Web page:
The life Nobuki Akiyama has been living since moving to the greater New York City area in March sounds like a dream come true for any young musician.

“We wake up at around 11 or 12 and start listening to music,” the lead singer and guitarist of the garage-rock-inspired outfit DYGL says. “After practicing, we hang out at night to see some other bands’ shows.”

Akiyama’s decampment to New York isn’t aspiring urbanite fantasy, though. He’s splitting “an Airbnb-type place” in Jersey City, New Jersey, with five people — the other members of DYGL (pronounced Day-Glo) along with those in the other project he fronts, Ykiki Beat — to learn as much as he can from scenes beyond the one in his native Tokyo.

It comes before what is shaping up to be a busy summer for both of Akiyama’s bands. The mellower, synth-featuring Ykiki Beat will play festivals across Asia in the coming months, while the feedback-dunked DYGL will tour Japan behind its first EP “Don’t Know Where It Is,” out this week.

“This is more like the best-collection of our releases so far,” Akiyama says about the EP. DYGL — consisting of Akiyama, guitarist Yosuke Shimonaka, drummer Kohei Kamoto and bassist Yotaro Kachi — has existed for three years and shared EPs and the odd single over that time.

“We recorded (those songs) at friends’ houses and did the mixing ourselves, but this time we tried to work with engineers outside of the band.”

Late last year, DYGL holed up in Los Angeles to record “Don’t Know Where It Is,” at “a proper studio, on analog.”

The six-song set jumps from the surf-rock-tinged pop of “Let’s Get Into Your Car” to grimier number “Slizzard.” The title track even finds the group tip-toeing into political territory.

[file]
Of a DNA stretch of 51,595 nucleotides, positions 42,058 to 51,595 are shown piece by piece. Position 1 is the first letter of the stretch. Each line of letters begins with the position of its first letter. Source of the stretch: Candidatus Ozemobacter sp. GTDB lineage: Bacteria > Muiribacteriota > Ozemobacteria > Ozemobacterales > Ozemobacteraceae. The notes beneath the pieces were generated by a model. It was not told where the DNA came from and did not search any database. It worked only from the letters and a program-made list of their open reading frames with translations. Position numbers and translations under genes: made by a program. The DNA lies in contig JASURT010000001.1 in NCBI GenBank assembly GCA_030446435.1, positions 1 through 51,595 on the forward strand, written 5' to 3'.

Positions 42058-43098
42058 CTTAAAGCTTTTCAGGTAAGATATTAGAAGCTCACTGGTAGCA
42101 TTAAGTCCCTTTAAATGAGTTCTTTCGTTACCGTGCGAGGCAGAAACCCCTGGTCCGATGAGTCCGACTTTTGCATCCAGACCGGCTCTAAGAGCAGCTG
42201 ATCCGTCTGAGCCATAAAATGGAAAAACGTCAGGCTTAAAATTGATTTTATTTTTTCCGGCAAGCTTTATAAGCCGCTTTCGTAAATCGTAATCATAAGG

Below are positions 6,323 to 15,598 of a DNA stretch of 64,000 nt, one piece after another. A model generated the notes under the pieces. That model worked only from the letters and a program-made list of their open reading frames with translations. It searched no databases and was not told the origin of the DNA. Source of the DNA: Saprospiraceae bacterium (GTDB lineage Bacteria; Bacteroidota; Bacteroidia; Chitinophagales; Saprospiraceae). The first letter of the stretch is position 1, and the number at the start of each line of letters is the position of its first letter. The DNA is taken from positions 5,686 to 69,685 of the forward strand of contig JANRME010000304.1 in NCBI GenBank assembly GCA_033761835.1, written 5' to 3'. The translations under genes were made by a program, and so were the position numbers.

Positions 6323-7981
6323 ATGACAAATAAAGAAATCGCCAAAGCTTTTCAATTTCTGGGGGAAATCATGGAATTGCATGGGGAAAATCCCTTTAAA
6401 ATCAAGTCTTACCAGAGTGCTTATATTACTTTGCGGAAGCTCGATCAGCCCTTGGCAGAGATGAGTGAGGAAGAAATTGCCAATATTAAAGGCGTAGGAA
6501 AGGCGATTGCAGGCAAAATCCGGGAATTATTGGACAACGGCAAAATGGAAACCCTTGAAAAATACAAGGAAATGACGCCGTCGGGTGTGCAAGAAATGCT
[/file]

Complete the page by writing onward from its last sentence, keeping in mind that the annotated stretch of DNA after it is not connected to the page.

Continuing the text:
“Governments are going blind/ People try to stand in line/ there’s no difference in a way,” the words go at one point, the song ostensibly about youth making sense of the world. It’s made up of broad strokes — Akiyama admits it is politically charged, but isn’t about any specific issue.

“There are musicians living here, who really pay attention to politics. We are really inspired by their ways of thinking about politics and music.” DYGL has also peaked into the U.S. presidential campaign. “We went to a Bernie Sanders rally last week,” Akiyama says.

Beyond dabbling in politics, Akiyama and his bandmates are working on new Ykiki Beat material while overseas. As for DYGL, Akiyama sees its first proper EP as something they had to get out into the world after being together for three years.

“We want to make an album as soon as possible, this year,” he says. “We believe the album will be the real first step for public recognition.”

DYGL has played a variety of shows across the city, from celebrated independent venue Cake Shop to intimate house parties they just got swept into.

“We’ve had the chance to see so many shows here — American, British, sometimes Danish bands,” Akiyama says. “We could already listen to their albums and I could imagine how they made the sounds, but seeing shows directly, we learn so much more.”

“Don’t Know Where It Is” will be released May 4. DYGL plays Kyoto’s Metro on June 10 ahead of shows in Osaka, Nagoya and Tokyo. For more information, visit www.dayglotheband.com.

In line with COVID-19 guidelines, the government is strongly requesting that residents and visitors exercise caution if they choose to visit bars, restaurants, music venues and other public spaces.

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